local artists, like Scion Rae

3 Local Jersey Artists Changing the Music Scene

“I’d take a personal connection of 10,000 people over a commercial audience of a million.”
November 25, 2019
11 mins read

My first memory of music is one I will never forget. The memory is not my own but rather a collaborative narrative shared between my mother and her mother. Once my mother brought me home from the hospital, a trigger was set off. Or as my mother would claim, “I made sure to put her and everyone else within a five mile radius to work.” I cried during the drive home. I cried once we arrived. I cried and cried for hours, days and nights on end. The light from my mother’s eyes dimmed with each passing moment, and she had just about given in.

My grandmother did not.

She knew there had to be something that would pacify me and hopefully, a load would be taken off of my mother’s shoulders. One night, I wailed as loud as a siren. My grandmother laid me over her chest and instead of rocking me, she clicked on her boombox to play the disk settled into the compartment. That night I had been silenced for the first time, and my family had “The Miseducation of Lauryn Hill” to thank for it.

Music had done for me what it does for everyone. Music builds bridges, empowers people as well as their ideas and tells a unique story. For me, that experience began with Lauryn Hill.

However, music has broadened into something else entirely in this day in age. Digital technology has not only altered the way music is heard but the way it is distributed and marketed to the public, making it easier for local artists to have their shot. It’s easy to get lost amongst the one-dimensional sounds of popular music and forget what music is truly about. It’s storytelling on an intimate and raw level. These three Jersey artists understand what it means to truly hone their craft and deliver it in a way that is raw and undeniably powerful.

Local artists Bazz Valencia, TLB Capro and Scion Rae share different stories of how they came to be the people they are today. Yet their message of performance as an artist and remaining true to themselves could not be more similar.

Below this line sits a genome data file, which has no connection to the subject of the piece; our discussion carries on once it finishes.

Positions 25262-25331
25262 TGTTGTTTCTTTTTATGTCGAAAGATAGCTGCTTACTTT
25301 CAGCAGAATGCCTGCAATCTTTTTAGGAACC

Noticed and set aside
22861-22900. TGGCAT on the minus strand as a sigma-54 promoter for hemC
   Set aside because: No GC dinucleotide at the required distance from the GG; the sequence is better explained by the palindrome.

Authenticity Is Part of Who You Are, Not a Selling Point

Bazz Valencia is a Colombian R&B singer, who learned the power of music through his experiences of losing himself — only to realize he had known who he was all along.


He carried a torch for music even as a kid. In an interview, he described the saga of how he came to love music and the way it brought people together.

“Biggie had just put out ‘Juicy.’ My brother and I would always do push-ups to it. I’d learn the whole chorus, and he knew the whole rap part. So we went to our neighbor’s house,” Valencia said. “It was my best friend. We were like ‘Yo, look at this song that we wrote.’ Then we performed Biggie for them.”

If he had only known then that performing would become his life.

It was and continues to be a long journey to becoming the authentic artist Valencia aims to be. In high school, the pressure to chase radio and a large audience seemed unrelenting. The singer had gotten lost in the rhythm of generating music without proper cause. There was no message other than getting on “every rapper’s album and singing every hook” just to be heard.

“As I got older, I began to change my mentality. Now I’m very cautious as to what I’m putting out into the world. I understand my influence.”

It took a little more maturing for him to see the person he wanted to be. Valencia attended college and went into an architecture career for three years, but something still was not right. He decided to quit to pursue music as a full-time career. It was one of the biggest decisions he had ever made, but I heard nothing short of pride as the rising star talked about his journey.